TWO applications for a new Aldi store and 128 homes in Southampton were last night unanimously refused by councillors.

The first proposal, for the discount chain and a Starbucks coffee drive-thru, at the site next to the former East Point Centre in Thornhill were refused by Southampton City Council’s planning committee for its poor layout and unsafe access.

The neighbouring application, for the Bursledon Road residential scheme, was also refused, with councillors unhappy with the amount of affordable housing proposed.

The housing scheme, from applicant JT Consultancy Limited, included 21 houses (20 three-bed and one four-bed), and 107 flats (29 one-bed and 78 two-bed) and would’ve included the demolition of the former Hightown Secondary School, which closed in the 1980s.

Nevertheless, despite its refusal, locals gave their support for the planned Aldi store.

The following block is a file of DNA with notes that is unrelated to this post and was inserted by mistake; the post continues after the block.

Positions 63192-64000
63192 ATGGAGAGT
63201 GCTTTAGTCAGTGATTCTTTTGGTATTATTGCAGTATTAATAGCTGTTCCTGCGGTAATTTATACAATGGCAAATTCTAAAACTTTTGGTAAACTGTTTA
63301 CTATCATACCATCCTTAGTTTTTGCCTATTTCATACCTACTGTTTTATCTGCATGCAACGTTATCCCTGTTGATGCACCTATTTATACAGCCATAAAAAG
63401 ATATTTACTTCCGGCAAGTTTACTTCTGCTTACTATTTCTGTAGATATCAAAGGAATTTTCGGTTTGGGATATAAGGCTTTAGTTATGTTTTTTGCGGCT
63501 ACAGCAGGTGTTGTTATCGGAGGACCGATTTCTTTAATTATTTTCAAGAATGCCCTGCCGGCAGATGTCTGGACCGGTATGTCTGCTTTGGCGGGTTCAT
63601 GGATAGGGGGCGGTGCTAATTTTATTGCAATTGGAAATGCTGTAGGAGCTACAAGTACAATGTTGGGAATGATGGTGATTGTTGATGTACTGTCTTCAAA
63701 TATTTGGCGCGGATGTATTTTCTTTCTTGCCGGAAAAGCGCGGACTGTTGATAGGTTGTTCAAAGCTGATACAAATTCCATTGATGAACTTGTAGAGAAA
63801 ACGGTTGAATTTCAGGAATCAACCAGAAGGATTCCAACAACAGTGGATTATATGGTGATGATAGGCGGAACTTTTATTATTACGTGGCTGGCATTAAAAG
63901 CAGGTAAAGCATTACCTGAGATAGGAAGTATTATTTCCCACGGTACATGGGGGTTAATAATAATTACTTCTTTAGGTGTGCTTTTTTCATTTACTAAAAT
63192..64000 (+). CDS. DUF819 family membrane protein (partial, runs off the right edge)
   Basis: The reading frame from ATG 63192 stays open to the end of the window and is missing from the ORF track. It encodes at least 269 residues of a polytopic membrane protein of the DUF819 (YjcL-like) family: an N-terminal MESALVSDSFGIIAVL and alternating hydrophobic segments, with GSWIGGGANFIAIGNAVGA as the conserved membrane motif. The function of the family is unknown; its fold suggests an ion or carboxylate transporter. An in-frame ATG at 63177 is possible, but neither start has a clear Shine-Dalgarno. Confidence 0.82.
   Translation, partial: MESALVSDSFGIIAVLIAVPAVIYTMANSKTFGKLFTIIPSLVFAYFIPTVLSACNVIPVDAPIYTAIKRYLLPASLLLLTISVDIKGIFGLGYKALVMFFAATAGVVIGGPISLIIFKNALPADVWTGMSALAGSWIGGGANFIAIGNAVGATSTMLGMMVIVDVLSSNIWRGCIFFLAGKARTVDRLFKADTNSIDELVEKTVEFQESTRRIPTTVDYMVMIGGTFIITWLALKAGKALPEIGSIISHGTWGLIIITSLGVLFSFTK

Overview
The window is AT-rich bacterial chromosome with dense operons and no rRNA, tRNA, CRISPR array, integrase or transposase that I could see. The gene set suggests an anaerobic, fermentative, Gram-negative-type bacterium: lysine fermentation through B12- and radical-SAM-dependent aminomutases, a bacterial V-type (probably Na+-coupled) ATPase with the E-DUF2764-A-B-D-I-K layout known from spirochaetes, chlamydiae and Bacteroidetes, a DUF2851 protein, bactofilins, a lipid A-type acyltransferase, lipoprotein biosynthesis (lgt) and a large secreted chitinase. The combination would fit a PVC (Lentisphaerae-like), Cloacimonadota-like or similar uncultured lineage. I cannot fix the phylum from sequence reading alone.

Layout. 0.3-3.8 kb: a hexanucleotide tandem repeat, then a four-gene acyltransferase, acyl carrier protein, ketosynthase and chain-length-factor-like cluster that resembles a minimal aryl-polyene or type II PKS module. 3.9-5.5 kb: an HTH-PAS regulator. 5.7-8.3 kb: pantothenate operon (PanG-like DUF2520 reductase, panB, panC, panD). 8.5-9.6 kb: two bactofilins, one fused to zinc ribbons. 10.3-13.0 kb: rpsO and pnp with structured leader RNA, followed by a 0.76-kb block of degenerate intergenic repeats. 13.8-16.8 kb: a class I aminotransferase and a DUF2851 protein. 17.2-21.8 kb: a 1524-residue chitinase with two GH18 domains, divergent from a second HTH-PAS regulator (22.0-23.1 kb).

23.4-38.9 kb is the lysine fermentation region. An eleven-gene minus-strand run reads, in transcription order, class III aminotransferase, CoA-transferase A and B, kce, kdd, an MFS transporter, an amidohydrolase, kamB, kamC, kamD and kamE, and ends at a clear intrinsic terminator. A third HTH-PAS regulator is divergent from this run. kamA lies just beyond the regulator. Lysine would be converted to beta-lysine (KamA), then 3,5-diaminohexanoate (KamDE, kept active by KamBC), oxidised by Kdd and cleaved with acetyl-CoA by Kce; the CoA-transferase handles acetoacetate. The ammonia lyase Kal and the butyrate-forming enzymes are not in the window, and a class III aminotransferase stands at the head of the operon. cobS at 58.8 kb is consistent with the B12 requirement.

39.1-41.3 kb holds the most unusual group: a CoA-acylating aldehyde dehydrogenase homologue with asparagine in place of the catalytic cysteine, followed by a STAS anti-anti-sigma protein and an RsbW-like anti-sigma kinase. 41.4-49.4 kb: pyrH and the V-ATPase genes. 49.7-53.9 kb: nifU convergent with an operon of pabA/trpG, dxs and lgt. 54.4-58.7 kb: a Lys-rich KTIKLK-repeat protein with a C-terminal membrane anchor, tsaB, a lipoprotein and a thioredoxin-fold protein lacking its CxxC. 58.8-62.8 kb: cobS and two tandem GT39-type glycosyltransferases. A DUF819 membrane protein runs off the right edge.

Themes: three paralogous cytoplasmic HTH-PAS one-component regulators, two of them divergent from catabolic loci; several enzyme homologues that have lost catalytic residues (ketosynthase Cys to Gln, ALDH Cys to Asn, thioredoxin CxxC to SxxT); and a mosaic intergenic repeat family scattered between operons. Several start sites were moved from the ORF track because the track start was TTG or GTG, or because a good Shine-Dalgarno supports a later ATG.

Trixie Neilson, of Warburton Road, said: “This is something that has been needed for a long time. [It will mean that] the elderly and young families at this end of the estate will be able to walk there.”

Rachael Miles, of Hightown Towers, said: “What a wonderful idea to have a really good shop planned up this end for the community. [It will mean] more jobs coming to the estate and bringing money to this deprived area.

“I for one am looking forward to having it here.”

As reported, plans for the site, previously home to the East Point education centre, had been discussed for several years.

The site was once touted as the future home of Itchen College, but the proposals were scrapped.

Part of the site was later developed into the new East Point Community Centre, which opened in 2011.

But the £10 million building was shut in 2014 after it was put into administration. It was then saved, and renamed High Point Centre in 2014.

Last year, plans were approved to turn the remaining part of the site into a new 114 flat complex, along with 36 family homes.